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CA University Apologizes For Prisoner Experiments In 1960s-1970s

A prominent California medical school has apologized for conducting dozens of unethical medical experiments on at least 2,600 incarcerated men in the 1960s and 1970s, including putting pesticides and herbicides on the men’s skin and injecting it into their veins, the Associated Press reports. Two dermatologists at the University of California, San Francisco — one of whom remains there — conducted the experiments on men at the California Medical Facility, a prison hospital in Vacaville, 50 miles northeast of San Francisco. The practice was halted in 1977.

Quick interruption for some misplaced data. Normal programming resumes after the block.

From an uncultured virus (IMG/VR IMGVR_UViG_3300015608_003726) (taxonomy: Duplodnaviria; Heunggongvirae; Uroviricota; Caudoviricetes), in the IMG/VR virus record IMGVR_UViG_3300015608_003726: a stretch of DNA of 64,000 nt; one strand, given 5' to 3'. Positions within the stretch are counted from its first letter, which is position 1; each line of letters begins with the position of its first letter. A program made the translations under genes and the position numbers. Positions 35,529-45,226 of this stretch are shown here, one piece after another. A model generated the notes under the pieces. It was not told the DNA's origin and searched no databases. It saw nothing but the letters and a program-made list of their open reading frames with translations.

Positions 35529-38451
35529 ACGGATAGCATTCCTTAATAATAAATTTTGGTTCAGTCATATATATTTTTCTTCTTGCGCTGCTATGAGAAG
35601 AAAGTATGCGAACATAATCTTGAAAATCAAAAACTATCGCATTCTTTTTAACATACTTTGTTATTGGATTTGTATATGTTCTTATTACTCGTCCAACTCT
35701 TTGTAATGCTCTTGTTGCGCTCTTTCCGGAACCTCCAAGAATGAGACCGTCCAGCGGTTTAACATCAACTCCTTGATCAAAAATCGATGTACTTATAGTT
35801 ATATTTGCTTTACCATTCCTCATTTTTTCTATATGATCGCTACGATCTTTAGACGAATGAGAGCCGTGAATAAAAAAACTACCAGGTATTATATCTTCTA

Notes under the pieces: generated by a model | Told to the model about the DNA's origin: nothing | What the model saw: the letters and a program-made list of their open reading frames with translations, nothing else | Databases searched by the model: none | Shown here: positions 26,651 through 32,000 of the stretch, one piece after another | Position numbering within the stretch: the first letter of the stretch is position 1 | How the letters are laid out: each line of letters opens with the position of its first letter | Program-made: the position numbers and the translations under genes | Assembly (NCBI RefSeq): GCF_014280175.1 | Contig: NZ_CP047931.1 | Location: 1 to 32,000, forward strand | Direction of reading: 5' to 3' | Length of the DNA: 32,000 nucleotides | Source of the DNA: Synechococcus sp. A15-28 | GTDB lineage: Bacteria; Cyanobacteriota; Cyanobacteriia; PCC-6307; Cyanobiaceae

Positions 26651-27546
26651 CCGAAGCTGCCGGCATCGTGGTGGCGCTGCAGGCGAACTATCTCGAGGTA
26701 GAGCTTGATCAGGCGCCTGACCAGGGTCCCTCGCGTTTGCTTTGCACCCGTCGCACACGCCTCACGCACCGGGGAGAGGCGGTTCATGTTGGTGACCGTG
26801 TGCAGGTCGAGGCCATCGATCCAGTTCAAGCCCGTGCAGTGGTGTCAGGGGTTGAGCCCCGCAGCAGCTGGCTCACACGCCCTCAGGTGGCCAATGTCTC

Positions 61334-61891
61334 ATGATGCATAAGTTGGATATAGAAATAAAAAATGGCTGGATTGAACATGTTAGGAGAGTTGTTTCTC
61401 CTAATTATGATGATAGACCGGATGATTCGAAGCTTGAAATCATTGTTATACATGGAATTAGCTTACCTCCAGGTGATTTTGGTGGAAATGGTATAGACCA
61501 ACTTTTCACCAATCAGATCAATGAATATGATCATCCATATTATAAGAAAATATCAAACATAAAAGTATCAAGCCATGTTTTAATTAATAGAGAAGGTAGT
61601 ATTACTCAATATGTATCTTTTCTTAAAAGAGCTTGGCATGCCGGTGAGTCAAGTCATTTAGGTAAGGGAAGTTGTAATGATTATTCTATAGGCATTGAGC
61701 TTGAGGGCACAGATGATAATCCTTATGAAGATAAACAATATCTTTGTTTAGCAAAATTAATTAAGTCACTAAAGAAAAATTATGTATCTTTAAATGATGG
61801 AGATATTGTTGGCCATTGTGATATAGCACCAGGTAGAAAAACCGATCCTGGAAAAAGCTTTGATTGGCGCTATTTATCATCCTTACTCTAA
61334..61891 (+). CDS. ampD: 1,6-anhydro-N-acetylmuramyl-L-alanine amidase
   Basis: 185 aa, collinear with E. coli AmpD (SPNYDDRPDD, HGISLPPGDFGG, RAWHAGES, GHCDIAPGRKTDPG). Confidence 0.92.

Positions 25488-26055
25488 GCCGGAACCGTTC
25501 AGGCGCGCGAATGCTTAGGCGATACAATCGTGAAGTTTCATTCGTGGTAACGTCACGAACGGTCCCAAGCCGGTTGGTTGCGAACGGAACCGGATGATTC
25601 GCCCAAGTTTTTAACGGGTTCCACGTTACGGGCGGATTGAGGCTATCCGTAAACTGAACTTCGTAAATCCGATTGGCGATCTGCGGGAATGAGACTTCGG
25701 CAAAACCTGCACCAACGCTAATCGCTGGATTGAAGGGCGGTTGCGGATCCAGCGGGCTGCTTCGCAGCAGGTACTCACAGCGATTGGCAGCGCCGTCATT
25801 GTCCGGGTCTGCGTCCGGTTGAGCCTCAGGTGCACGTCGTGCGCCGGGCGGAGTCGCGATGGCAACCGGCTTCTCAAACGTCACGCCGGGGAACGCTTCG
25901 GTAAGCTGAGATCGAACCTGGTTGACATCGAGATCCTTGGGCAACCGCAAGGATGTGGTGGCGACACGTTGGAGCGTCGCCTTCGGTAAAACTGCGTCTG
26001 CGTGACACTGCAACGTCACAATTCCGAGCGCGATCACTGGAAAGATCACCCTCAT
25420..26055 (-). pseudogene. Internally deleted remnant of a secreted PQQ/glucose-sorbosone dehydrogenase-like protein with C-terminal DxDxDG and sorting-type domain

The university’s Program for Historical Reconciliation issued a report about the experiments this month, writing that the doctors engaged in “questionable informed consent practices” and performed procedures on men who did not have any of the diseases or conditions that the research aimed to treat. “UCSF apologizes for its explicit role in the harm caused to the subjects, their families and our community by facilitating this research, and acknowledges the institution’s implicit role in perpetuating unethical treatment of vulnerable and underserved populations,” Executive Vice Chancellor and Provost Dan Lowenstein said. “We are still in the process of considering the recommendations and determining appropriate next steps,” the university said Thursday. “As we do so, it will be with humility and an ongoing commitment to a more just, equitable and ethical future.” The report focused on research by Dr. Howard Maibach and Dr. William Epstein. Maibach continues to work at the university, and Epstein died in 2006.


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